Chai For Beginners
By Jane Ainslie
Sita Sinclair’s life is falling apart – she is dumped by her boyfriend (Mark) and also lost her job – thanks to Mark again. He was a client of the ad agency where she worked, and on leaving her (for another “cow”) he managed to get the agency “let go” of Sita – to avoid awkward situations/meetings.
Life in Sydney (Australia) is not the same for this twenty-seven year old. She manages to get herself a new job at Duncan & Associates Direct Marketing Agency and of course very nice new colleagues – Gerome and the handsome art director from Scotland, her new love. Gerome helps Sita find a new house at Glebe Point Road. The apartment is everything anyone could ever dream of. Fully equipped, spacious and serene. Sita ends up meeting her next door neighbor – Mrs. Sharma, an Indian.
Their friendship develops over cups of Indian “chai” (tea) and before long they become good pals talking about India, its customs and its vibrancy. Mrs. Sharma’s kids, now settled in different parts of Australia, seldom visit her or pay attention to her wishes. But in Sita she finds a companion. And Sita too begins to learn about her namesake in The Ramayana, the different parts of India and much more.
Mrs. Sharma and Sita plan a trip to India together but Mrs. Sharma dies of a heart attack a bit before they embark on their journey. And as she lay on her death bed –she entrusts Sita (and not her children) with the task of taking her ashes to India and putting them in the flowing Ganges.
Sita is bound by her promise and considers it her duty to fulfill Mrs. Sharma’s last wish. Though very scared of traveling alone and very skeptical about India and Indians in general, Sita finally flies off to Delhi with all her essential “life-saving” necessities, courtesy Gerome and Lawrence; and of course the motivational boost by Callum.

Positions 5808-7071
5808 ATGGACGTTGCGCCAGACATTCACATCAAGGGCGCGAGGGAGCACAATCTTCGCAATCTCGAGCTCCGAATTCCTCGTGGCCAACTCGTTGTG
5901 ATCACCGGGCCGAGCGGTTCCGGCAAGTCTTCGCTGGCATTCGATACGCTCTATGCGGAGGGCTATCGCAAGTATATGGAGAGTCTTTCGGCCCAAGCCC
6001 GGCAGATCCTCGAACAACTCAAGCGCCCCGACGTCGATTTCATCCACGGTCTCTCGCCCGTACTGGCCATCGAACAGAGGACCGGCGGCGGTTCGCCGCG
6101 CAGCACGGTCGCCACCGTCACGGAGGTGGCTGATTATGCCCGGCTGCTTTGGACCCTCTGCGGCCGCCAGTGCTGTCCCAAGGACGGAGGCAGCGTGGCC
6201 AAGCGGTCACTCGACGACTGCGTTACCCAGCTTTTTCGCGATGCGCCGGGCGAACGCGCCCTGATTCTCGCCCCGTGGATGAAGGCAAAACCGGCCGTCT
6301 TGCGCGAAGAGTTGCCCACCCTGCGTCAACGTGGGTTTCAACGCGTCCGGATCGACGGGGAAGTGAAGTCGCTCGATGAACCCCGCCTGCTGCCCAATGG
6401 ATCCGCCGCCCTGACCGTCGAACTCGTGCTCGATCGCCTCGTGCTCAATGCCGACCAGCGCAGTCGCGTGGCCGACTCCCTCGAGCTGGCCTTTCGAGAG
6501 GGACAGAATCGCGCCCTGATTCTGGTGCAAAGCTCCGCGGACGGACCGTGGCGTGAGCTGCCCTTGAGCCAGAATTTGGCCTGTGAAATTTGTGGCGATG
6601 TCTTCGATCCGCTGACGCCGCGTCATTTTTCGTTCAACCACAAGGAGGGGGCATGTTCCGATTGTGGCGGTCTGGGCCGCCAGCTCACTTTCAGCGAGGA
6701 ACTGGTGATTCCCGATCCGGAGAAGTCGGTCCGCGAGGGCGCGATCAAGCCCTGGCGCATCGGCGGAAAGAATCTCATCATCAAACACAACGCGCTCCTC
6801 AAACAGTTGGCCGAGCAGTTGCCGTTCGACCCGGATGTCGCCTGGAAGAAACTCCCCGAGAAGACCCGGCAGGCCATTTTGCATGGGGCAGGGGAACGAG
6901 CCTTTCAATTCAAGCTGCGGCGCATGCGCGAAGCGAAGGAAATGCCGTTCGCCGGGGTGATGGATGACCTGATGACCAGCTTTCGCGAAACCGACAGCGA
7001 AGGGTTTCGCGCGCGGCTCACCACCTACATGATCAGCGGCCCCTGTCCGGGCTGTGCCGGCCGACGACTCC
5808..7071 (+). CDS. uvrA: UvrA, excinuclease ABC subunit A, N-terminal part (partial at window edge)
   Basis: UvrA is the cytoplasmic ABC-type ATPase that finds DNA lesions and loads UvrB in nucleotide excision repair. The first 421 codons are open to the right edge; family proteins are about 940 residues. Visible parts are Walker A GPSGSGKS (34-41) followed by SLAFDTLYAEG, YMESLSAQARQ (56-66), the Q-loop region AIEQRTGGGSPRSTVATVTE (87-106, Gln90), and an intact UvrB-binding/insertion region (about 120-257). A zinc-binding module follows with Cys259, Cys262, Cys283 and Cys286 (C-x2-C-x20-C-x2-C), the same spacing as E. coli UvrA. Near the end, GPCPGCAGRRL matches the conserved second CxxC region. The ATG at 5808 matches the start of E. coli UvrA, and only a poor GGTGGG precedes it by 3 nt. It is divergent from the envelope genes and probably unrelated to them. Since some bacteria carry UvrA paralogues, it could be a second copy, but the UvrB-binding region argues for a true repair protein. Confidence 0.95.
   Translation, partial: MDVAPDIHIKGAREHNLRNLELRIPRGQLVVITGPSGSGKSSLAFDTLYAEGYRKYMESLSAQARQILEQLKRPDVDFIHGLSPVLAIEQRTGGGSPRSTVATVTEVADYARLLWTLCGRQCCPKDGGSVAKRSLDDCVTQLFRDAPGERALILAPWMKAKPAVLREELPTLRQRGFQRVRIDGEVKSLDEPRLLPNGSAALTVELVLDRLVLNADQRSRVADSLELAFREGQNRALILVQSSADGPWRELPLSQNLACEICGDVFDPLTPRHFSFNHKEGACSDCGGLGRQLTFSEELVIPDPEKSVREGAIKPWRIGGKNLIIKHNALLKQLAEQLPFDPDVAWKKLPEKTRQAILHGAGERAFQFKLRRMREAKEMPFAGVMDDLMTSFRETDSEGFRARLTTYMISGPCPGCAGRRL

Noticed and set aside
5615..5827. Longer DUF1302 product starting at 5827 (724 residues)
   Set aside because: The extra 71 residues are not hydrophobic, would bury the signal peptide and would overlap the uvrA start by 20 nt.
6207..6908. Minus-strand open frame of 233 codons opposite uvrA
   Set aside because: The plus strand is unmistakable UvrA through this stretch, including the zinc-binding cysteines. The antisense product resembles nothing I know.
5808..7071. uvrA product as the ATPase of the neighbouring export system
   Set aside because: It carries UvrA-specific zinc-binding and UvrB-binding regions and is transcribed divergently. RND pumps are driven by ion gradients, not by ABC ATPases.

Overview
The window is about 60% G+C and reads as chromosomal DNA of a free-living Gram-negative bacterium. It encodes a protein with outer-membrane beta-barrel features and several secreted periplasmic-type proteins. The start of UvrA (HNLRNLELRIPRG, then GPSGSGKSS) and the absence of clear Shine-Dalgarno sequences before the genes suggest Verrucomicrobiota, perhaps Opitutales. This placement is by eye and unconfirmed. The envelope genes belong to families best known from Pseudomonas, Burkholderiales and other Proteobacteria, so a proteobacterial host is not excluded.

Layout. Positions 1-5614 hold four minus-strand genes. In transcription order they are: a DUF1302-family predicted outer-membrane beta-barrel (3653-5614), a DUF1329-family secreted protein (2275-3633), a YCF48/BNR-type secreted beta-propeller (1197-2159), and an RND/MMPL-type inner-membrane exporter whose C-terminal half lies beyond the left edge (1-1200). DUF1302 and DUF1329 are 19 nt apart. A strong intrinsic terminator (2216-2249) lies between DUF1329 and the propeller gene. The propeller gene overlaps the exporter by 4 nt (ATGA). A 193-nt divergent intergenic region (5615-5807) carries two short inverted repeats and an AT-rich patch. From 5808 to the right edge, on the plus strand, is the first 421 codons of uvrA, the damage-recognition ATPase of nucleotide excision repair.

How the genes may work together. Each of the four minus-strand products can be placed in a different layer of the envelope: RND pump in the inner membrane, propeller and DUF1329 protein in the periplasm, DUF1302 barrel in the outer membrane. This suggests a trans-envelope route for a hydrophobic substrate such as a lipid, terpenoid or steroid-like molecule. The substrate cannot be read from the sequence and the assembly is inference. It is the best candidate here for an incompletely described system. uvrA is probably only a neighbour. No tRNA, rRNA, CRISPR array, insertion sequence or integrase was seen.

Sita’s visit to India opens up her heart, mind and soul. Her journey and her experiences are very beautifully described. Having seen those places personally I could visualize the entire setting. And it was a lovely experience.
I also liked the part in chapter three where Sita fixes an appointment with Charlotte Clearwater, a healer and counselor. Charlotte’s insight to the theory of Karma is so easy to understand. “The law of Karma is like the law of Physics.” I remember those same exact words being told to me by a spiritual healer recently. And reading this novel re-enforced my belief and faith in my spirit guides. There is no direct connection in here – it is just that instances shared and experienced by Sita reminded me of a certain journey that helped me grow emotionally and spiritually.
The writing is crisp; the plot is unique; and the characters all feel very real. Gerome comes across as a friend that everyone should have. Ever helpful and funny. His partner Lawrence is always supportive and as helpful. Sita is like every other girl who has been in love and unable to move on (for a while) after a break-up. Her fears, worries and thoughts are relatable and so are her apprehensions towards certain places/people.
It is a moving (and fast paced) story taking the reader from Sydney to New Delhi to Varanasi to Mt Abu without any loose strings. Spanning different continents, cultures and colors, it leads to self discovery and growth of Sita’s emotional self. It focuses on her spiritual growth and helps her grow as a person and as a traveler too. The metamorphosis of the character is done with ease and precision. I’d say do give this a read. It won’t take much time and it surely will entertain you. Jane Ainslie surely captured a fine essence of India – right from the cover page till the very end.